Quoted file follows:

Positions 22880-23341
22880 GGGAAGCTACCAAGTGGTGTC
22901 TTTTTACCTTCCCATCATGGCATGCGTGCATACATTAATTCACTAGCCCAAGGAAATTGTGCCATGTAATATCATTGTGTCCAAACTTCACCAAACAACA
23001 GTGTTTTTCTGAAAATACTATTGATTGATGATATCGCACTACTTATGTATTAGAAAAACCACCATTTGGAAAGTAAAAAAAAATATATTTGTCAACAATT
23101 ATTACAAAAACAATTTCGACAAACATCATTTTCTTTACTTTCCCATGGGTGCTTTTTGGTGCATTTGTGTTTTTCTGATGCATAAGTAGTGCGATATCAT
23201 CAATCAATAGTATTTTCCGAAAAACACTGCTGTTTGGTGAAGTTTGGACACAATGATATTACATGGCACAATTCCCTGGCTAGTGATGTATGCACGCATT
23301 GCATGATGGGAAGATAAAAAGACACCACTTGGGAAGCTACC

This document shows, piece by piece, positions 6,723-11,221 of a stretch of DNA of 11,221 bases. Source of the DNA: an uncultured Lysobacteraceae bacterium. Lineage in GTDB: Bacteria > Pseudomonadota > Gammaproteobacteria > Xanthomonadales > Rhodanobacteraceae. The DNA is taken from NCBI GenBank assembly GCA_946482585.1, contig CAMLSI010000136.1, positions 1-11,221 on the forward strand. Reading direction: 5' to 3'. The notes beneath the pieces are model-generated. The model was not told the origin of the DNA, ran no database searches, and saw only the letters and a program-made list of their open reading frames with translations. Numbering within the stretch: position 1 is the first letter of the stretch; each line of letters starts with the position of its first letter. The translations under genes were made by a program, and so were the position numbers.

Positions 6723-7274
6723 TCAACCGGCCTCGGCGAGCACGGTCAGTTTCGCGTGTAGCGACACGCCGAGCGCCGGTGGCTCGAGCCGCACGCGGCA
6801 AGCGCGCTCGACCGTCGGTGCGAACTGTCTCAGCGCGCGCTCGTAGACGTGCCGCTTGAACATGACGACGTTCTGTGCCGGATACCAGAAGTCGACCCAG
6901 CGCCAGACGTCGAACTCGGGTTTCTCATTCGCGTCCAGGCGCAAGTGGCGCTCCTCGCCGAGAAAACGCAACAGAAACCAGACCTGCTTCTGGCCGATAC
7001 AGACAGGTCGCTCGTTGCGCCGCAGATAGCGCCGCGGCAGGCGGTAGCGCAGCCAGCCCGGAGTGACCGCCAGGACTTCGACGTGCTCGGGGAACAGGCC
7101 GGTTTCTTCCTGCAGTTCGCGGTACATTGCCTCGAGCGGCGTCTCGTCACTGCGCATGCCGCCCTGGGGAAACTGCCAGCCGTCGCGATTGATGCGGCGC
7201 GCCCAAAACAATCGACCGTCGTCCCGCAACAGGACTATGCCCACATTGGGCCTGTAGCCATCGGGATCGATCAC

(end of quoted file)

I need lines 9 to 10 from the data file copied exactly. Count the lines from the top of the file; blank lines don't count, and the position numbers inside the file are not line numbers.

Positions 6723-7274
6723 TCAACCGGCCTCGGCGAGCACGGTCAGTTTCGCGTGTAGCGACACGCCGAGCGCCGGTGGCTCGAGCCGCACGCGGCA